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Norman Mailer

A collection of news and information related to Norman Mailer published by this site and its partners.

Top Norman Mailer Articles

Displaying items 78-88
  • Book Review: 'The Eyes of Willie McGee' by Alex Heard

    Book Review: 'The Eyes of Willie McGee' by Alex Heard
    The Eyes of Willie McGee A Tragedy of Race, Sex, and Secrets in the Jim Crow South Alex Heard Harper: 404 pp., $26.99 In Jim Crow's dark closet, countless skeletons lie moldering and forgotten. For every "cold case" prosecution that brings a doddering...
  • 'Storming the Gates of Paradise: Landscapes for Politics' by Rebecca Solnit

    Storming the Gates of Paradise Landscapes for Politics Rebecca Solnit University of California Press: 416 pp., $24.95 By Bill McKibben Special to The Times In one of the best essays in this sterling collection, activist Rebecca Solnit describes...
  • Obama: star of his own movie

    THE MOST UBIQUITOUS POLITICAL trope of the presidential campaign has been that Barack Obama is not just any old politician; he's a "rock star." (There are 770,000 Google hits of Obama and "rock star" and counting.) He attracts the kind of huge crowds that...
  • Cusack's 'War, Inc.' finds its niche

    Cusack's 'War, Inc.' finds its niche
    WHILE THE big-budget, large studio movies about the Iraq war all have tanked, John Cusack's intensely personal film, “War, Inc.,” has survived bad reviews to find an audience in its very limited theatrical release. Since "War, Inc." opened...
  • The ultimate self-doubter

    Alfred Kazin By Richard M. Cook Yale University Press, 452 pages, $35 'I love to think about America," Alfred Kazin, 26, recorded in his journal in February 1942. He was finishing his canonical study of modern American literature, "On Native Grounds,"...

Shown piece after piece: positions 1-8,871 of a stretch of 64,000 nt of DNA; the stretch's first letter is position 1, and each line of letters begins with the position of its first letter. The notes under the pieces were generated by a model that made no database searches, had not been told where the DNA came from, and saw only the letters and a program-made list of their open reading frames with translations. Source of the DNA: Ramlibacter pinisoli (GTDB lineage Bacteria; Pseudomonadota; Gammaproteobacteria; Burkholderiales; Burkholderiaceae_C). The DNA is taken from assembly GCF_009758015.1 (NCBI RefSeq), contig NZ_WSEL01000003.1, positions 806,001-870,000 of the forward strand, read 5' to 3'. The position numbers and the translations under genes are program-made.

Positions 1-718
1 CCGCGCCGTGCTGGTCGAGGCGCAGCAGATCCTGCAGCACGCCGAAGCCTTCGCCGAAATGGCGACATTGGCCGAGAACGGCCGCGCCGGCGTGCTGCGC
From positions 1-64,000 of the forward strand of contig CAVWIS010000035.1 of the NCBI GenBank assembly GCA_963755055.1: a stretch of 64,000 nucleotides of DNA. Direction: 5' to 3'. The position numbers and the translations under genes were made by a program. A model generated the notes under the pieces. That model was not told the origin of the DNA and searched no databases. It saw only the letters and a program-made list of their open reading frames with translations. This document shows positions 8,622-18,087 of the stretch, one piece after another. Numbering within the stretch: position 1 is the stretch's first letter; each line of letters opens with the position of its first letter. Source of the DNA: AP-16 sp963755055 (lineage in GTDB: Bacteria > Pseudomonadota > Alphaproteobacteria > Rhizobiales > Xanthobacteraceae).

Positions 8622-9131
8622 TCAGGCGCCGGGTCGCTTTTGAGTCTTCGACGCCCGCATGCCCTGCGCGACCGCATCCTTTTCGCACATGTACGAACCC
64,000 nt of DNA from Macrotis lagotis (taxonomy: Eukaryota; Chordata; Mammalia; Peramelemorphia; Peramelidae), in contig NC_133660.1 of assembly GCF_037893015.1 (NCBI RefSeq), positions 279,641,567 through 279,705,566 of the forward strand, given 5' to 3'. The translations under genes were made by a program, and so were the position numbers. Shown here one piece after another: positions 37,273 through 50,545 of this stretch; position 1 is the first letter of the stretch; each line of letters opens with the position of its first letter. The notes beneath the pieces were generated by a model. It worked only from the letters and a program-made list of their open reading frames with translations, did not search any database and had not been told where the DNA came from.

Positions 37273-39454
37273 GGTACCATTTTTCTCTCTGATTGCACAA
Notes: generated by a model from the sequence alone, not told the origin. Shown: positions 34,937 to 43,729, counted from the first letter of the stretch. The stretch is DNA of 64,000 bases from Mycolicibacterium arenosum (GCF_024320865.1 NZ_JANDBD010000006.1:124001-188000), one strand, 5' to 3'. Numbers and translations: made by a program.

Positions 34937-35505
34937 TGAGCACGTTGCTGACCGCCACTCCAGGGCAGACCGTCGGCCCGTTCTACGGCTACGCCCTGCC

• 'Phaidon Atlas of 21st Century World Architecture' and the questionable future of monster-size books

     
    When 'The Phaidon Atlas of Contemporary World Architectureâ?? came out in 2004, it was quickly deemed a smashing success by booksellers and fans alike, despite the $160 price. The 14-pound tome was so successful, in fact, that late last year Phaidon...
  • Take Proust's questionnaire, rub shoulders with literati

     
    It is said that when Proust was 13, he answered an English-language questionnaire, and at age 20 another one in French. These were kind of a parlor game, which he eventually popularized, asking guests and acquaintances about heroes and fears......
  • Cormac McCarthy's typewriter and its predecessors

     
    On Friday, Christie's will auction Cormac McCarthy's battered blue Olivetti typewriter, with proceeds going to the Santa Fe Institute, a nonprofit the author supports. "I have typed on this typewriter every book I have written including three not yet...
  • Is American fiction dead?

     
    Yes, J.D. Salinger is dead; he died Jan. 27, exactly a year after the death of John Updike. And yes, we lost Kurt Vonnegut and Norman Mailer in 2007. But do four deceased literary lions constitute a death sentence for......
  • Monster Mash: Autry president to retire; Einstein's theory of relativity goes public; LuPone's ballet debut

     
    --Bidding farewell: John L. Gray, president of the Autry National Center of the American West, will announce his retirement today. (Los Angeles Times) --Scientific treasure: The original 46-page manuscript of Albert Einstein's general theory of relativity...
  • To see this weekend? Clash, maybe. Last Song, if that’s your thing

     
    Reviews are trending negative on both the major motion pictures going into wide release this weekend. The Last Song is, in my estimation, marginally better than the usual Nicholas Sparks piffle. The guy's so full of himself that he really ought to be kept...